Permanent pacemaker implantation is indicated for asymptomatic persistent third-degree AV block at any anatomic site with average awake ventricular rates of 40 beats/min or faster if cardiomegaly or left ventricular dysfunction is present or if the site of the block is below the AVN.

Permanent pacemaker implantation is indicated for second- or third-degree AV block during exercise in the absence of myocardial ischemia.

 

Class IIa recommendations

Permanent pacemaker implantation is reasonable for the following[21] :

  • Persistent third-degree AV block with an escape rate faster than 40 beats/min in asymptomatic adult patients without cardiomegaly
  • Asymptomatic second-degree AV block at intra- or infra-His levels found at electrophysiologic study
  • First- or second-degree AV block with symptoms similar to those of pacemaker syndrome or hemodynamic compromise
  • Asymptomatic Mobitz II second-degree AV block with a narrow QRS; when Mobitz II second-degree AV block occurs with a wide QRS, including isolated right bundle-branch block, pacing becomes a class I recommendation

 

Class IIb recommendations

Permanent pacemaker implantation may be considered for the following[21] :

  • Neuromuscular diseases such as myotonic muscular dystrophy, Erb dystrophy (limb-girdle muscular dystrophy), and peroneal muscular atrophy with any degree of AV block (including first-degree AV block), with or without symptoms, because there may be unpredictable progression of AV conduction disease
  • AV block in the setting of drug use and/or drug toxicity when the block is expected to recur even after the drug is withdrawn.

 

Class III recommendations

Permanent pacemaker implantation is not indicated for the following[21] :

  • Asymptomatic first-degree AV block
  • Asymptomatic Mobitz I second-degree AV block at the supra-His (AVN) level or that which is not known to be intra- or infra-Hisian
  • AV block that is expected to resolve and is unlikely to recur (eg, drug toxicity, Lyme disease, transient increases in vagal tone or during hypoxia in sleep apnea syndrome in the absence of symptoms)

Pacemaker Implantation for Chronic Bifascicular Block

The American College of Cardiology (ACC), the American Heart Association (AHA), and the Heart Rhythm Society (HRS) have also formulated recommendations for permanent pacing in patients with chronic bifascicular block.[20, 21]

Class I recommendations

Permanent pacemaker implantation is indicated for the following[21] :

  • Advanced second-degree AV block or intermittent third-degree AV block
  • Mobitz II second-degree AV block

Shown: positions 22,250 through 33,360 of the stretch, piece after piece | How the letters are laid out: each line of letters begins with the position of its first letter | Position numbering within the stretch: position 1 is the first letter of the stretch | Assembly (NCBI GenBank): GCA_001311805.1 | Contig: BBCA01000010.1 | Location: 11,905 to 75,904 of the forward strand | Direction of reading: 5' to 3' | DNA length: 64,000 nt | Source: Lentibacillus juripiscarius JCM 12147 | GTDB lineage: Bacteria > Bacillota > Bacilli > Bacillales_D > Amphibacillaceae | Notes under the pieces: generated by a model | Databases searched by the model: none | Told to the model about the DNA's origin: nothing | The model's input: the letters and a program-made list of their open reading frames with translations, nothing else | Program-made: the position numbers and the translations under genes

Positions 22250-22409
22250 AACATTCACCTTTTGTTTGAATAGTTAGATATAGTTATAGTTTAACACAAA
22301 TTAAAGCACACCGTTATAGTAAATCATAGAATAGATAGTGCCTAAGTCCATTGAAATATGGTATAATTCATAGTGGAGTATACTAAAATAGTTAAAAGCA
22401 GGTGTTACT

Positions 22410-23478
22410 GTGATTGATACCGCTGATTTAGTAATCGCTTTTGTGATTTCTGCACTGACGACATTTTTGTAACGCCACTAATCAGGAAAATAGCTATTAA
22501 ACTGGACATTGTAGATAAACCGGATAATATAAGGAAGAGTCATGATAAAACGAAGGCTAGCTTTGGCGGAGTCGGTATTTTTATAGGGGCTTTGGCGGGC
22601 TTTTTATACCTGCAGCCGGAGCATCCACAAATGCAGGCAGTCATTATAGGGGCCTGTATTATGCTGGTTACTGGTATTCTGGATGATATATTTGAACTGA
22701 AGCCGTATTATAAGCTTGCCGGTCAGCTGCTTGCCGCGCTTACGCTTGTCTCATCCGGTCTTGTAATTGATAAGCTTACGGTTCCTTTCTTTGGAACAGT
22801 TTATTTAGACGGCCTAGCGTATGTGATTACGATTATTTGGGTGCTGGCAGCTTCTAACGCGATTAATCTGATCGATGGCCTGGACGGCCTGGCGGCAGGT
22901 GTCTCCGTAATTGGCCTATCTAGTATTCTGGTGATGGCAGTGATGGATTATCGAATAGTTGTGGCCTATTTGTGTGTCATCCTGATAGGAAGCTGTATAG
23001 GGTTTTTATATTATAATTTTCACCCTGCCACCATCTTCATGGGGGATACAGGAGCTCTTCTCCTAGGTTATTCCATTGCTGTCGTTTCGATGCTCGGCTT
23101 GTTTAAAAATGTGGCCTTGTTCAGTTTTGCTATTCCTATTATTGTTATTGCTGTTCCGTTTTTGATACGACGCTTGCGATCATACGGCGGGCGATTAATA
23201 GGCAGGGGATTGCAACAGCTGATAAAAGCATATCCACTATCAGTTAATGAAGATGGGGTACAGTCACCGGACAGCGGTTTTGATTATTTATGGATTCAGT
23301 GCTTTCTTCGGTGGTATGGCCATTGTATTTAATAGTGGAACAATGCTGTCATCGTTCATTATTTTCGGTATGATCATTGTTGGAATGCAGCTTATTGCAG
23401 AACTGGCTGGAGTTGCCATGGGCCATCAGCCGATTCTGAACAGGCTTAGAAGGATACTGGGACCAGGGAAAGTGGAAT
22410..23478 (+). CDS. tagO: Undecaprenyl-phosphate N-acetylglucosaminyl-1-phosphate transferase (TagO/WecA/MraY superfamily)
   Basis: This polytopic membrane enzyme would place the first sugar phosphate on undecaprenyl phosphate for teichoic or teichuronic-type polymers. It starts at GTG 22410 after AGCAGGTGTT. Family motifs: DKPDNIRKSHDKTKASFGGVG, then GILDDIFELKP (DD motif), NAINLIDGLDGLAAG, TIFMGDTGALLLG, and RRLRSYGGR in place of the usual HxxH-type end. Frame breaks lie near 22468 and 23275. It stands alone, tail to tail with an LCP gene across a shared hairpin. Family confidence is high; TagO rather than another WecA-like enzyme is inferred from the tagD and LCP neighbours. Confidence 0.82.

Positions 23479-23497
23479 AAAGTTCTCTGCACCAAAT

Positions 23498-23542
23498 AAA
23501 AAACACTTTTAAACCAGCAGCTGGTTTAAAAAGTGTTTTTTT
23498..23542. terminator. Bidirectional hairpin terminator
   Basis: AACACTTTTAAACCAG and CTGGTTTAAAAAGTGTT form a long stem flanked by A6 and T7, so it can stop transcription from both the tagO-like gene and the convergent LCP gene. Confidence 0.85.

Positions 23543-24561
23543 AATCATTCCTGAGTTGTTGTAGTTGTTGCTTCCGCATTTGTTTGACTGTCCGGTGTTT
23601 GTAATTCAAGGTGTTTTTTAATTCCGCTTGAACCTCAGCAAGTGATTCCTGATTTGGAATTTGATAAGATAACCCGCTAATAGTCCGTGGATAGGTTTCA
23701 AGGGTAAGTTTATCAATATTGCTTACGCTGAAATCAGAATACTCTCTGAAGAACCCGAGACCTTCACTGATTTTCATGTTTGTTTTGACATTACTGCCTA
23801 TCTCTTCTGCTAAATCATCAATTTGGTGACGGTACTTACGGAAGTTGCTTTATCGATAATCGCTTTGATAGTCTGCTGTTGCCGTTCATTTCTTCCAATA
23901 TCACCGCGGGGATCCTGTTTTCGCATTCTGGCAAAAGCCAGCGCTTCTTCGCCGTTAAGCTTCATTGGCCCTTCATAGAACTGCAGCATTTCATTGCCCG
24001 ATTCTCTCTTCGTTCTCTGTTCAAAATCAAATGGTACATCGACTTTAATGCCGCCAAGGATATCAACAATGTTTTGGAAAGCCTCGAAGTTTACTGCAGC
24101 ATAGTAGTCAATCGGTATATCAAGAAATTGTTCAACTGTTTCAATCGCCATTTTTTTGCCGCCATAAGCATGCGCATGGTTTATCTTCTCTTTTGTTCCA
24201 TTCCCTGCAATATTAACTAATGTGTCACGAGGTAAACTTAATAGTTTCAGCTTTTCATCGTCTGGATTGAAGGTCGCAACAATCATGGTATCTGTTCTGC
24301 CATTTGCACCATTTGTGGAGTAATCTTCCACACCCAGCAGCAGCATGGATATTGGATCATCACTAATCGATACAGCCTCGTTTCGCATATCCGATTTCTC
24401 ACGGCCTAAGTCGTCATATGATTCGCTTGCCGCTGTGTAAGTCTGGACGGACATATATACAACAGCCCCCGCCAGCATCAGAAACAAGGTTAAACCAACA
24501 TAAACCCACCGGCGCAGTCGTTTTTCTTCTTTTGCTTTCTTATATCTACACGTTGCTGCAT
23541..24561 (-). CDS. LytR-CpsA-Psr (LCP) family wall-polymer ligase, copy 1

• Alternating bundle-branch block

Class IIa recommendations

Permanent pacemaker implantation is reasonable for the following[21] :

  • Syncope not demonstrated to be due to AV block when other likely causes have been excluded, specifically ventricular tachycardia (VT)
  • An incidental finding at electrophysiologic study of a markedly prolonged HV interval (≥100 ms) in asymptomatic patients
  • An incidental finding at electrophysiologic study of pacing-induced infra-His block that is not physiologic

Class IIb recommendations

Permanent pacemaker implantation may be considered in the setting of neuromuscular diseases such as myotonic muscular dystrophy, Erb dystrophy (limb-girdle muscular dystrophy), and peroneal muscular atrophy with bifascicular block or any fascicular block, with or without symptoms.

Class III recommendations

Permanent pacemaker implantation is not indicated for the following[21] :

  • Fascicular block without AV block or symptoms
  • Fascicular block with first-degree AV block without symptoms

Pacemaker Implantation for AV Block After Acute MI

The American College of Cardiology (ACC), the American Heart Association (AHA), and the Heart Rhythm Society (HRS) have also provided recommendations for permanent pacing in patients with atrioventricular (AV) block associated with acute myocardial infarction (MI).[20, 21]

Class I recommendations

Permanent ventricular pacing is indicated for the following[21] :

  • Persistent second-degree AV block in the His-Purkinje system with alternating bundle-branch block or third-degree AV block within or below the His-Purkinje system after ST-segment elevation MI
  • Transient advanced second- or third-degree infranodal AV block and associated bundle-branch block; if the site of block is uncertain, an electrophysiologic study may be necessary
  • Persistent and symptomatic second- or third-degree AV block.

Class IIb recommendations

Permanent ventricular pacing may be considered for persistent second- or third-degree AV block at the AV node level, even in the absence of symptoms.

Class III recommendations

Permanent ventricular pacing is not indicated for the following[21] :

  • Transient AV block in the absence of intraventricular conduction defects
  • Transient AV block in the presence of isolated left anterior fascicular block
  • New bundle-branch block or fascicular block in the absence of AV block
  • Persistent asymptomatic first-degree AV block in the presence of bundle-branch or fascicular block

Activity Restriction

Bed rest is advisable for patients with new third-degree atrioventricular  (AV) block (complete heart block). Bed rest minimizes the chance of significant injury if syncope occurs as a result of ventricular asystole and decreases hemodynamic demand. A temporary pacemaker may be required.

Because these patients have decreased cardiac output, assuming an upright posture after prolonged periods in the supine position can lead to orthostatic hypotension with syncope or near-syncope.

Prevention